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Do Resource Teachers Have the Right Resources?


Here are some statements we’ve heard from real resource teachers:

“I tell my middle-school students that they will learn to read and be fine when they get to high school. I’m tired of lying to them.”

“The system enables education professionals to be only charged with ticking boxes and paper-trailing their compliance and due process. I’m tired of it. I’m exhausted from the lack of outcomes. I’m leaving K-12 teaching, because of the lack of outcomes, and looking to enter a different realm where my time is not wasted.”

“I came to a point where I really had given up hope. I felt like I was spinning my wheels. I really wasn’t making much of a difference, especially in the long term.”

None of these teachers started out with these feelings. But there are only so many boxes anyone can tick, and only so many struggling students one can watch being demoralized and failing year after year, without becoming emotionally drained.

The system that is supposed to help students get supports often doesn’t work because the goal changes from having a real impact to checking off boxes and focusing on compliance. That is, did we provide one-on-one instruction rather than did the one-on-one instruction help the student catch up? The systems that were designed to make sure that students get the support they need too often become compliance for the sake of compliance.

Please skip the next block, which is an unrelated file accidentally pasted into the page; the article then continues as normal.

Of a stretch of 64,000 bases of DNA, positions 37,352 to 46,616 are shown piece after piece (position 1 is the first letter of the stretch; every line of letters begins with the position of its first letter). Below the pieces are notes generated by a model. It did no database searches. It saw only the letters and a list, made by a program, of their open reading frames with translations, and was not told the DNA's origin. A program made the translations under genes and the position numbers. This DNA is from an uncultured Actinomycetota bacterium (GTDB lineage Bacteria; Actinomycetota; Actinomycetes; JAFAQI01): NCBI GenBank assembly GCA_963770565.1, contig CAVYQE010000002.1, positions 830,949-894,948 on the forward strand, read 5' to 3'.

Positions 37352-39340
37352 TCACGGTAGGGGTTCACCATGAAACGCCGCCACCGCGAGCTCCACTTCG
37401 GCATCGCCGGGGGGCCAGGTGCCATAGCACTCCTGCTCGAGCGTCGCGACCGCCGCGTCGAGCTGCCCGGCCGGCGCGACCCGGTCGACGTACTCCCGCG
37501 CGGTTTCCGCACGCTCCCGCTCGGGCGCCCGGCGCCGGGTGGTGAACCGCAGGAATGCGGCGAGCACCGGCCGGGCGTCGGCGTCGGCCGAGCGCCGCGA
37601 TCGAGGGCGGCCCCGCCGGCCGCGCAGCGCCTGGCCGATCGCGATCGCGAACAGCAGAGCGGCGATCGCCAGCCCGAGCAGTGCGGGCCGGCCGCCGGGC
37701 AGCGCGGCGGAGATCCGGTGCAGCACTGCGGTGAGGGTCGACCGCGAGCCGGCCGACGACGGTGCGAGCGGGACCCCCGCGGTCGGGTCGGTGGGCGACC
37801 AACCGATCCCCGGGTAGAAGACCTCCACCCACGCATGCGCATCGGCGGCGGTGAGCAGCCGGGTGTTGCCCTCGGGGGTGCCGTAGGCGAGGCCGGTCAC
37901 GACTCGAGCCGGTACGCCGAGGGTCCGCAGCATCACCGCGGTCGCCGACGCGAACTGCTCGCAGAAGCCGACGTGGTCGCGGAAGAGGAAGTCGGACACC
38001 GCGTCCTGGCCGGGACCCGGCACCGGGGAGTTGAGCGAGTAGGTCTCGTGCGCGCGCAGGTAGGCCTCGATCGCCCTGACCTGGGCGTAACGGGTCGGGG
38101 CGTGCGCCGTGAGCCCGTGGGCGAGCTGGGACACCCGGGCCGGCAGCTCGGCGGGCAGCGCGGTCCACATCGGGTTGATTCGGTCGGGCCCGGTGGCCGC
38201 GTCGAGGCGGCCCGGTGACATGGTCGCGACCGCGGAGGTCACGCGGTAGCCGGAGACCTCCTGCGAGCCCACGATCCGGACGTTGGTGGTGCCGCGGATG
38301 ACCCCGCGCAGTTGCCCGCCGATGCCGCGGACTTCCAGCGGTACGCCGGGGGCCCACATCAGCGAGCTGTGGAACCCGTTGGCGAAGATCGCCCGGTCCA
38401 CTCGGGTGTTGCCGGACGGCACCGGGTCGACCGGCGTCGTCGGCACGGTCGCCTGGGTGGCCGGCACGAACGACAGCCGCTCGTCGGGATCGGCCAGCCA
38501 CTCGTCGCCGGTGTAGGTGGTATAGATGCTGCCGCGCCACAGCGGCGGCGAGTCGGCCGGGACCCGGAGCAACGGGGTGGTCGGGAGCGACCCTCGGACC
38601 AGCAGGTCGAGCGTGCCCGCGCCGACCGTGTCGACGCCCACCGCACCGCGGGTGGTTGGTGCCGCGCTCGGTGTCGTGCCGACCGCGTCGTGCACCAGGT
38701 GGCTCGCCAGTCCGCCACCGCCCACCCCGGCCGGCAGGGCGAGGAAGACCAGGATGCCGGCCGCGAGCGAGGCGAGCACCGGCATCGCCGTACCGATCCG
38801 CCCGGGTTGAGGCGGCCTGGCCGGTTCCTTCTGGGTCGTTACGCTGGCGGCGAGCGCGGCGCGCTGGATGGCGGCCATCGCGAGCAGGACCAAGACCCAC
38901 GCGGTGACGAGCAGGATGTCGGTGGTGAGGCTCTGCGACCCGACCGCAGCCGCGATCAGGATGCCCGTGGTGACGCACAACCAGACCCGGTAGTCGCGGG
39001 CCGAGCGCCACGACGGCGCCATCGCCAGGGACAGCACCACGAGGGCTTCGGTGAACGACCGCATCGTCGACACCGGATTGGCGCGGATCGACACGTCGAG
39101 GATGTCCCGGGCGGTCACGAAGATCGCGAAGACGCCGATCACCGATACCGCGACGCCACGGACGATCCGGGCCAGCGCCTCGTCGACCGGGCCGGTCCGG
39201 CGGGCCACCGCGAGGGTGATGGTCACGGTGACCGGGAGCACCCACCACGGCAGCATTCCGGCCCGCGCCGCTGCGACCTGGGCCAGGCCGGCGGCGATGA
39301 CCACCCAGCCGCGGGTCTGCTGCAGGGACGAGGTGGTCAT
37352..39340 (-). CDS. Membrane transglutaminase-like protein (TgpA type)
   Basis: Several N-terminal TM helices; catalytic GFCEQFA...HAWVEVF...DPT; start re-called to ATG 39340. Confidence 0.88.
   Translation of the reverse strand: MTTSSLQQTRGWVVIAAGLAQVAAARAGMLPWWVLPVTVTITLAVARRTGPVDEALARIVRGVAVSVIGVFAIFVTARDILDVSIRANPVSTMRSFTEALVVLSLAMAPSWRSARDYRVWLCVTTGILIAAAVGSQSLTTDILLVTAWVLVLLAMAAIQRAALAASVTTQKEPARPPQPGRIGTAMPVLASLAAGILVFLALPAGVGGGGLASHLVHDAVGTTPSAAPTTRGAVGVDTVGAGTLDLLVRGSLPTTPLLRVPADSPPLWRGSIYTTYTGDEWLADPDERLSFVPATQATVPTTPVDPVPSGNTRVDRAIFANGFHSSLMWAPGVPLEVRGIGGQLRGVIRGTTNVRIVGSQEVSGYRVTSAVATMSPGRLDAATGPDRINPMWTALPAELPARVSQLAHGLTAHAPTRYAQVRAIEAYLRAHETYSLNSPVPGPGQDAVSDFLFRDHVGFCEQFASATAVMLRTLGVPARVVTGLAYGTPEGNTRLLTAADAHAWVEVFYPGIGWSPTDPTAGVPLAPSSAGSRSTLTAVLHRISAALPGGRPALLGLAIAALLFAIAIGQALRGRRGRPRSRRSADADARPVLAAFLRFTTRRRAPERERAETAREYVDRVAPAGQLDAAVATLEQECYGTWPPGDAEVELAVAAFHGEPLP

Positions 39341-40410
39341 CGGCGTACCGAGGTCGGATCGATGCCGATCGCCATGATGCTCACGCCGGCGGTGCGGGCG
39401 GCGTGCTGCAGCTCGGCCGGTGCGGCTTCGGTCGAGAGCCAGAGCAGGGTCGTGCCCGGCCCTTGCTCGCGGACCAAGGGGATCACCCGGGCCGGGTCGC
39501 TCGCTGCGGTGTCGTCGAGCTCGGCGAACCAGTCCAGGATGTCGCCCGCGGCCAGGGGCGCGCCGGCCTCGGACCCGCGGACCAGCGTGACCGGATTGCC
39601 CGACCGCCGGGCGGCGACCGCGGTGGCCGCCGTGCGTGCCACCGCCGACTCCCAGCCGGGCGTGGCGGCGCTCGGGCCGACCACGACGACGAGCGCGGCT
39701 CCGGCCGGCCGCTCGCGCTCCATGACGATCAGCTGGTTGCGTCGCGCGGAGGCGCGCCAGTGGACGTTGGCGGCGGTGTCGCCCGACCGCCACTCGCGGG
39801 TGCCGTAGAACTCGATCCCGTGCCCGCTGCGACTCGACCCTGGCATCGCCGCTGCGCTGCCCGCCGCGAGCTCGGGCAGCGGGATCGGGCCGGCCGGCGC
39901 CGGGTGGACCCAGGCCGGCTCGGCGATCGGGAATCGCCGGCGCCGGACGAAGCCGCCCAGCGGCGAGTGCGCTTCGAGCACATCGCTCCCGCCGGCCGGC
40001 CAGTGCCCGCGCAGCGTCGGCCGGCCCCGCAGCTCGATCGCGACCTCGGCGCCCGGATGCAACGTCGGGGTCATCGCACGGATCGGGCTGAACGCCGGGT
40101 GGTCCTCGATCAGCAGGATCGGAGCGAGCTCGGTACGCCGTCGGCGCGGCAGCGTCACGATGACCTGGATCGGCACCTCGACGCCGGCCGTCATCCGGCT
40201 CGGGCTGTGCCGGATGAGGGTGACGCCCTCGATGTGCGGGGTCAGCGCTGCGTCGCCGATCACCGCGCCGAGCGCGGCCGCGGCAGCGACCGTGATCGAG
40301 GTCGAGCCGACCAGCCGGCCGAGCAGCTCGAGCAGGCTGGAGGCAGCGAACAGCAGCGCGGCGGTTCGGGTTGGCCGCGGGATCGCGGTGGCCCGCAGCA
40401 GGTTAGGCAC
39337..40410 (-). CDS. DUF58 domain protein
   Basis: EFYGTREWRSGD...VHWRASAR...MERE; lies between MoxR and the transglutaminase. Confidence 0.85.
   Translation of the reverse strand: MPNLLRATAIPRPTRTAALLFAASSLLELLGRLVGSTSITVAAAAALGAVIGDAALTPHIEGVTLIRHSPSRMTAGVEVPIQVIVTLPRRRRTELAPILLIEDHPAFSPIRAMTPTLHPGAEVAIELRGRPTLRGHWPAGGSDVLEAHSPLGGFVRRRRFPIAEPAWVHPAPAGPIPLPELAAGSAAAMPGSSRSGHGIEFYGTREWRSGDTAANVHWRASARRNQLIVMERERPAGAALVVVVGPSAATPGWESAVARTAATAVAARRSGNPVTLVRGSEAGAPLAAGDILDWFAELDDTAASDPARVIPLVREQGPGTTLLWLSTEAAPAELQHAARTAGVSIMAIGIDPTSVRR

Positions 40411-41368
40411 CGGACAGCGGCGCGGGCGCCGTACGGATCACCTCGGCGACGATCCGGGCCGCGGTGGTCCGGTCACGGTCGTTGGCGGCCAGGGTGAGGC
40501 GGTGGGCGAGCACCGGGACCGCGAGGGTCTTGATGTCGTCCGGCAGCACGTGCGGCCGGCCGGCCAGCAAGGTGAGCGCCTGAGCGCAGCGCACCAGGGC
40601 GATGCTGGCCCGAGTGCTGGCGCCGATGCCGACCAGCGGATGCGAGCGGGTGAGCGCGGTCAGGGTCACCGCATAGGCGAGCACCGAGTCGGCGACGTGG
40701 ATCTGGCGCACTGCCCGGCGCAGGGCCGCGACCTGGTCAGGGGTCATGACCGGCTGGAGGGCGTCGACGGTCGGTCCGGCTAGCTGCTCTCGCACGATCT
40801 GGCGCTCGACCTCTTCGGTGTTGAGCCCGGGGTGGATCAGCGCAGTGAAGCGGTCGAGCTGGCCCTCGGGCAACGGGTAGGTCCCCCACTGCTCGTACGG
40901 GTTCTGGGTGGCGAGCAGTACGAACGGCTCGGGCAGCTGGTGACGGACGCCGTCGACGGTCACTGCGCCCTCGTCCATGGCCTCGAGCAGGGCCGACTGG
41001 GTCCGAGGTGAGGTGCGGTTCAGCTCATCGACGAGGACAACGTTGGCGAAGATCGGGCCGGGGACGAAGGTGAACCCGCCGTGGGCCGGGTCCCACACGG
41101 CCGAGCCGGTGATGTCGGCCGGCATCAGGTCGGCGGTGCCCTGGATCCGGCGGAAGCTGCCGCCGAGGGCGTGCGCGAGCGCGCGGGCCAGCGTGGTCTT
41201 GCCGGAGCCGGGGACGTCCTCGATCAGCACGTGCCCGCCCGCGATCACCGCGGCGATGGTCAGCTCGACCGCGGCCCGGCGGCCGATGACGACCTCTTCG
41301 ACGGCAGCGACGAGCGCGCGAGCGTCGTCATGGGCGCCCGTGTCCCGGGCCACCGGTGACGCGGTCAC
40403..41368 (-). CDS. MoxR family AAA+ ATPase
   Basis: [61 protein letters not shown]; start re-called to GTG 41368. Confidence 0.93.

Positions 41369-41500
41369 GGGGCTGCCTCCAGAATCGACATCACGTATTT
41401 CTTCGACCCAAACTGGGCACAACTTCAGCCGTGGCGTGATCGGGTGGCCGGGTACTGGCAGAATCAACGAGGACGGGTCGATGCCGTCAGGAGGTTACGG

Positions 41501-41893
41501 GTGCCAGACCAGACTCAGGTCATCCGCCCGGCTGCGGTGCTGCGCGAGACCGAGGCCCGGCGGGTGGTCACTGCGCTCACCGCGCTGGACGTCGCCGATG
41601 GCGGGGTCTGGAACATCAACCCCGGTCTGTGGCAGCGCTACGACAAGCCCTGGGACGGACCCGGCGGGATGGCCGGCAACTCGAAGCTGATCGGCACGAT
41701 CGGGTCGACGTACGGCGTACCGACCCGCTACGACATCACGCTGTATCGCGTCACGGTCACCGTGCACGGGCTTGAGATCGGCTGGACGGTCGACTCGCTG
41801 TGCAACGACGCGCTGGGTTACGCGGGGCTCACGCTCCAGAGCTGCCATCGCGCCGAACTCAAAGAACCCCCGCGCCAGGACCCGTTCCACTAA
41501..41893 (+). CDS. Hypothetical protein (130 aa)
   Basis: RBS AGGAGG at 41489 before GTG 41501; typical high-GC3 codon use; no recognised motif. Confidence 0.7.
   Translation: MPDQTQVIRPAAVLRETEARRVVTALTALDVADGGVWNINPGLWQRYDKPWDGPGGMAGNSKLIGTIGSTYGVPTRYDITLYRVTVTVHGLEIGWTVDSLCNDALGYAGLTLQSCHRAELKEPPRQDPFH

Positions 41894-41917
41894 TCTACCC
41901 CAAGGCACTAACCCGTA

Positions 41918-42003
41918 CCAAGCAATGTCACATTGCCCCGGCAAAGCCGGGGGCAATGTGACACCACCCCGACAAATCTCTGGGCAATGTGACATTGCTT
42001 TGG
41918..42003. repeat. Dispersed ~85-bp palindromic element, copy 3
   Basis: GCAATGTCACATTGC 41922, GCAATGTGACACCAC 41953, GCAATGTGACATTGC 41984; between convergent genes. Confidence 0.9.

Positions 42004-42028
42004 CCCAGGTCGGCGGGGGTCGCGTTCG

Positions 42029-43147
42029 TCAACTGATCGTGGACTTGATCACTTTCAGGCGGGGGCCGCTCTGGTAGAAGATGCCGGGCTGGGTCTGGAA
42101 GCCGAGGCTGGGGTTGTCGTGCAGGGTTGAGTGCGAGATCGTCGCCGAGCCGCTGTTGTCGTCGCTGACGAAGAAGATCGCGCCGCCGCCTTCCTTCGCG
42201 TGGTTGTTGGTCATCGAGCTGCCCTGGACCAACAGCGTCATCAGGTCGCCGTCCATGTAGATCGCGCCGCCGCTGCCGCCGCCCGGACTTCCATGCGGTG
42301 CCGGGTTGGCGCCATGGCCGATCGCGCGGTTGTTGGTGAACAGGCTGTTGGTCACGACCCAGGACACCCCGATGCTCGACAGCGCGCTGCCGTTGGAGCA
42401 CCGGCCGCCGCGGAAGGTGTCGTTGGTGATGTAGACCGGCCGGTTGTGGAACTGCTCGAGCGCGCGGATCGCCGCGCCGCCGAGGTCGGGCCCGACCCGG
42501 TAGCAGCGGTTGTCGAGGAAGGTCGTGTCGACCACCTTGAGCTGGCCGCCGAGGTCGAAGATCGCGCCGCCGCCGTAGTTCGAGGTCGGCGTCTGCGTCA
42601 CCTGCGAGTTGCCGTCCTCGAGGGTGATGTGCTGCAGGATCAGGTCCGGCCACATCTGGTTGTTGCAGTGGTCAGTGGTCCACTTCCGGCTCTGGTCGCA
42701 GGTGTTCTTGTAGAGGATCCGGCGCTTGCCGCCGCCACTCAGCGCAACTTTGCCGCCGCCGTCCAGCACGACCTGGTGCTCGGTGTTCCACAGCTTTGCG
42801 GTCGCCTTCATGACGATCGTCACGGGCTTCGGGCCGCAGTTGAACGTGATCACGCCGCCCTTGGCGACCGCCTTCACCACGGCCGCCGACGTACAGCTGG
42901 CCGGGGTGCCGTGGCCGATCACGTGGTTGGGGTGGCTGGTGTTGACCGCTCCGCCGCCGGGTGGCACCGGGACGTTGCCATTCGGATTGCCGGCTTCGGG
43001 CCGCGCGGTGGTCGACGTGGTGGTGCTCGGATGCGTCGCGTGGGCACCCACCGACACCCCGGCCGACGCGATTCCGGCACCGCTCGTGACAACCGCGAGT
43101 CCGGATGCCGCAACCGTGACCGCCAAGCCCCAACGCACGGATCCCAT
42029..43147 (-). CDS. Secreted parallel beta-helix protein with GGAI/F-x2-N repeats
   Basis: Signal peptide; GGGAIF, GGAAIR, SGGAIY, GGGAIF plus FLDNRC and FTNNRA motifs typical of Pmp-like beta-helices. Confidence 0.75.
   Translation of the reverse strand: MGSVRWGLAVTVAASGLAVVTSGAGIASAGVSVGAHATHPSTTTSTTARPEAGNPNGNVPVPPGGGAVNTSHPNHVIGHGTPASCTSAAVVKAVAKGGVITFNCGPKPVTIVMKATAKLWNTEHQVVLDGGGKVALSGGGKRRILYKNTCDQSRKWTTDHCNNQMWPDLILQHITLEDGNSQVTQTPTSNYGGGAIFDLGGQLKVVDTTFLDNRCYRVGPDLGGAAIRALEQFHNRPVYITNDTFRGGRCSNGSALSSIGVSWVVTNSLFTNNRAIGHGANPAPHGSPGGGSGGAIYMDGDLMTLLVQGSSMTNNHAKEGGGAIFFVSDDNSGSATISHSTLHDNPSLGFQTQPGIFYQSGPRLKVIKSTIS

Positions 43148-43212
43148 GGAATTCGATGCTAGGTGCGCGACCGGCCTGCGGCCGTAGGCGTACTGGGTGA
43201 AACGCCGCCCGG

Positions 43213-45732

And why would that be? What we see repeatedly are resource teachers who simply don’t know what to do, other than teach and reteach and hope for a different result, or don’t have the resources for anything else. And then there are the teachers who have gotten to the point of what one of them calls “mastering the psycho-babble,” without understanding how learning works and what happens when it breaks down, and without having actionable strategies and tools to address them.

What are the resources these under-resourced resource teachers need? Based on our experience, here are some things that can really make a difference:

  • An understanding of how the brain learns, not from pop-culture and movies, but from educators who have studied the neuroscience research and can explain how to apply it.
  • An understanding of the cognitive skills that are essential for learning.
  • An understanding of an individual student’s cognitive strengths and weaknesses and easy and immediate access to evidence-based strategies to support that student.
  • A tool that can help strengthen the cognitive skills needed for learning.
  • A tool that makes learning to read English easier.
  • A tool that helps with the development of number sense.

All of these resources exist. For two of the three teachers quoted above, one or more of these resources arrived in time before they left teaching. When students need the support of resource teachers, those resource teachers need to be aware of and have access to resources that make a difference. Neither their students nor the teachers themselves benefit from ticking boxes.

What is your experience with resource teachers having the right resources?



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